Marie-Christine Williams was a 14-year-old girl living in her father’s house in Kigali, Rwanda, on the day in 1994 when the Rwandan genocide began. She happened to be outside in the backyard when a death squad burst into her family’s home. Hiding in the bushes, she listened in horror as the killers attacked her family members with machetes. Finally, when the screaming stopped……Marie-Christine fled — frightened, barefoot and alone.

So begins her harrowing account of surviving the 100-day bloodbath that took as many as 1 million lives. During the genocide, extremist members of the ethnic Hutu majority turned against their Tutsi and moderate Hutu friends and neighbors. When it was over, 80 percent of Rwanda’s Tutsi population had been slaughtered.

Marie-Christine survived. She used her wits, her faith in God, and sheer determination to overcome injury, attempted murder, starvation and the emotional trauma of witnessing so many brutal killings. She ran at night and hid during the day. Her only focus was eluding the death squads on patrol and evading the roadblocks where the killers executed anyone suspected of being Tutsi. At every turn, she saw bodies, wounded or dead, piled by the roadside.

As a mixed-race “blended” child, she was at an even greater risk of death. Her father was a black Tutsi who converted to Catholicism. Her European mother’s parents were white Holocaust survivors from Romania. Marie-Christine’s lighter skin made her an easy target for the extremist Hutus.

During her childhood, her father, a deeply troubled man, had subjected her to unrelenting physical and emotional abuse. He repeatedly told her: “You are stupid. You are useless. You would be better off dead.” Yet as she continued to escape the killers using only stealth and ingenuity, she came to understand and proved to herself that her father had been wrong.

She vowed to God that she would not sacrifice her own humanity despite the inhumanity that surrounded her. At every opportunity, she provided aid and comfort to other survivors. In turn, several strangers risked their own lives to protect and save hers.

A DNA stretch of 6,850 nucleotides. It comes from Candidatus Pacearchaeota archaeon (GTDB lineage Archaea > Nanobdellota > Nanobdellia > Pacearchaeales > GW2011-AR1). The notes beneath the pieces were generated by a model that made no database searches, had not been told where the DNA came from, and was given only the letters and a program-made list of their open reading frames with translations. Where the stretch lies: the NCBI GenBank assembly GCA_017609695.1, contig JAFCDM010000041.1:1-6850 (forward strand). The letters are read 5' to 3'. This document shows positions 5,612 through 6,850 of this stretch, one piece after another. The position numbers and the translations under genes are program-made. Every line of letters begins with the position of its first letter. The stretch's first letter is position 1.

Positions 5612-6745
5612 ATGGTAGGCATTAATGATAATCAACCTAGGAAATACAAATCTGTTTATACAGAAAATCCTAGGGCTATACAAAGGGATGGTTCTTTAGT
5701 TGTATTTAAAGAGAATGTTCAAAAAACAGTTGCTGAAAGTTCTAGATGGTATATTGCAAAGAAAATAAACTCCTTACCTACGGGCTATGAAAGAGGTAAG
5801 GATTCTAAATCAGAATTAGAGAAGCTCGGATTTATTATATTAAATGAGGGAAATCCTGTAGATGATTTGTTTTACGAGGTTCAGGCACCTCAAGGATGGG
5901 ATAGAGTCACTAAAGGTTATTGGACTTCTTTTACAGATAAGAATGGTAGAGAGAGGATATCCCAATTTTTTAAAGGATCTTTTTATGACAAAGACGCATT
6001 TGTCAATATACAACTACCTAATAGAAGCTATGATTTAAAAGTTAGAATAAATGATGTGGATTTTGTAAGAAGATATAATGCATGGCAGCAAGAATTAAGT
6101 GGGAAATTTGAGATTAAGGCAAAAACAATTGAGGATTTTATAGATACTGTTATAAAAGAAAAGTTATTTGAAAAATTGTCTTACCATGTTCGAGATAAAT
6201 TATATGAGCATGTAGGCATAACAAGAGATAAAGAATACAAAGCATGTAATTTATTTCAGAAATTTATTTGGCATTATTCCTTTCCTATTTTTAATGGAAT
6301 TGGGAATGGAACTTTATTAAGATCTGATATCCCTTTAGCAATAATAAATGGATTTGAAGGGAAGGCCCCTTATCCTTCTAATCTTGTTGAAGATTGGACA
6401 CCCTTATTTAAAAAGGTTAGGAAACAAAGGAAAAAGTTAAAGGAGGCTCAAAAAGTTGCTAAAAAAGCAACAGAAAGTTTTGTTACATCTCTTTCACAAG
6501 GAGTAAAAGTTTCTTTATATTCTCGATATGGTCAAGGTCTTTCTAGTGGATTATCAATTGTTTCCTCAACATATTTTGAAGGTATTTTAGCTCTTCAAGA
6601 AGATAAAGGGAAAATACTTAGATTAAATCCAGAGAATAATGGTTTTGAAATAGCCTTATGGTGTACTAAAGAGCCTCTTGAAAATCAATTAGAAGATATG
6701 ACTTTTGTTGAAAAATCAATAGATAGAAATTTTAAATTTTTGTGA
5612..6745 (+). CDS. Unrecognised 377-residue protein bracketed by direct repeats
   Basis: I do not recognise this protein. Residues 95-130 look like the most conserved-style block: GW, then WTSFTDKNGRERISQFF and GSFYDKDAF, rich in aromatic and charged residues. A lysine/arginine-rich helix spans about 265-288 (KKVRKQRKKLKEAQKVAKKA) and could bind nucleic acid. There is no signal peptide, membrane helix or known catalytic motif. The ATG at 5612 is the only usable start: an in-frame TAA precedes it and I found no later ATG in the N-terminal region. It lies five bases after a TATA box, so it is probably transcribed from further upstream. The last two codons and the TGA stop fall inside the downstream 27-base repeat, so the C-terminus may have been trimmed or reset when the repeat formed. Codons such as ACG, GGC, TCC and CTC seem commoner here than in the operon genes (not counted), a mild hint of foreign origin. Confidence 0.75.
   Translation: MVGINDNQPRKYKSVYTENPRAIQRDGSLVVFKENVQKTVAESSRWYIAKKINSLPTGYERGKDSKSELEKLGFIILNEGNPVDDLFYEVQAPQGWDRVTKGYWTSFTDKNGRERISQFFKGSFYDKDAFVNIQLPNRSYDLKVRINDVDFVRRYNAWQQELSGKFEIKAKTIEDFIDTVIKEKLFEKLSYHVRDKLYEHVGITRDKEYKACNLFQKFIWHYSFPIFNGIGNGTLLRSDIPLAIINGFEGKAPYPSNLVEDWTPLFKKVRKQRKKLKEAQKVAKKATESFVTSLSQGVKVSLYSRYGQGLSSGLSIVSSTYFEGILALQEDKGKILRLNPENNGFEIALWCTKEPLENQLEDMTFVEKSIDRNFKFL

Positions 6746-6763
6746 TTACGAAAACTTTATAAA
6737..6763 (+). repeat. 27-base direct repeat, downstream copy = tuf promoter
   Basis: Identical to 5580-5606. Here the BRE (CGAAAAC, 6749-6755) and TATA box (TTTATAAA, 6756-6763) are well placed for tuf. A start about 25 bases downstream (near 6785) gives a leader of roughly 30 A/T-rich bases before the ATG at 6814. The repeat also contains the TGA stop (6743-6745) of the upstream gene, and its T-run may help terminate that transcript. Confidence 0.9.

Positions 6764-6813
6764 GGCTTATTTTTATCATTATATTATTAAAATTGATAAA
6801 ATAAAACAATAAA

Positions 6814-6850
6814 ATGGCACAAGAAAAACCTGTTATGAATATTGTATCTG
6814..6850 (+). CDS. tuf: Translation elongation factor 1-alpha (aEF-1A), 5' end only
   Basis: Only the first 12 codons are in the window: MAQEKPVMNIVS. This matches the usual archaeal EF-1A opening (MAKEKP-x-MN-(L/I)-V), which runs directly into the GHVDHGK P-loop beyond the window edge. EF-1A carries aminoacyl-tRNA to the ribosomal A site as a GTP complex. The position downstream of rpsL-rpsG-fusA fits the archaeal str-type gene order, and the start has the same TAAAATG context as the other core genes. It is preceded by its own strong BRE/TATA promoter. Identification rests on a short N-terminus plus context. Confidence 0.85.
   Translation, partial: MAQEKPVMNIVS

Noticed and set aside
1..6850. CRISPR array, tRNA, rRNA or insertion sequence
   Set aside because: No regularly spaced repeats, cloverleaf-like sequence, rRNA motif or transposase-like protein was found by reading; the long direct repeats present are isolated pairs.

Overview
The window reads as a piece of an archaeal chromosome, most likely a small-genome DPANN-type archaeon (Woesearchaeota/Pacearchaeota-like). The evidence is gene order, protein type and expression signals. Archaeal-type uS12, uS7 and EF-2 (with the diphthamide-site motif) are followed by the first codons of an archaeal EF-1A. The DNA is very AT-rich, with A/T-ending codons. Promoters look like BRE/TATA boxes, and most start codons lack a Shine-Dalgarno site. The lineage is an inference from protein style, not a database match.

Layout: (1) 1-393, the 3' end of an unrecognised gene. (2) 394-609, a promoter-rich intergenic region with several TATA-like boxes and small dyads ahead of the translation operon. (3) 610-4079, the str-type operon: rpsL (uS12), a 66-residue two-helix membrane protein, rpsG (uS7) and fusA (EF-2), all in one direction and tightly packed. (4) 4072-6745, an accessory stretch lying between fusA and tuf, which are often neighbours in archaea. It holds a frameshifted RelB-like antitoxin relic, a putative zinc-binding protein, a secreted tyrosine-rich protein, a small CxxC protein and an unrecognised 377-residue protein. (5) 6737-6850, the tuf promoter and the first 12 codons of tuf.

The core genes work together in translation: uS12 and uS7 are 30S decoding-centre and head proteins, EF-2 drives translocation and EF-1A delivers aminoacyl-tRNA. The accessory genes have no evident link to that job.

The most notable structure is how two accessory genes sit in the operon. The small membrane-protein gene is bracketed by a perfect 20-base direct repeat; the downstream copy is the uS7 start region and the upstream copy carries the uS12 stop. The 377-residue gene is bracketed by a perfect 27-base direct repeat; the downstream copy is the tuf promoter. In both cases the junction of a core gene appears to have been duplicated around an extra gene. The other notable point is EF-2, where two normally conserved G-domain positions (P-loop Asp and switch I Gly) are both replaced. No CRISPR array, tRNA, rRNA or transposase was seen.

Twice Marie-Christine was captured. Twice she managed to escape. The third time, her captors dragged her to a bridge with other women, hacked each of them with a machete, and pushed them over the side. The killers left her for dead. She was later pulled from the pile of bodies by rebel soldiers of the Rwandan Patriotic Front, thus saving her life.

Her injuries — machete scars, bullet wounds, infections and broken limbs — required years to repair. Her emotional and spiritual recovery continues to this day. With the support of her surviving family, friends, physicians and teachers, she was able to turn away from despair. She returned to the Church. She married, gave birth to a son, and with her husband built the warm and happy home that as a little girl she had always dreamed of and wanted.

Today, Marie-Christine, now a widowed single mother, is a successful author and a compelling, inspiring motivational speaker. She lives in St. Louis, Missouri, the home of her late husband’s family.

Her memoir, The Dark Side of Human Nature: The Rwandan Massacre of April-July 1994 — A Personal Story, could certainly someday be made into a motion picture.

As a speaker, Marie-Christine captivates and inspires audiences with the account of her strength, determination and survival. She explores the nature of forgiveness, and the healing power of compassion and service to others. Through faith, hope and the triumph of the human spirit, her dramatic message is designed for all people who want to bring meaning and uplifting into their lives.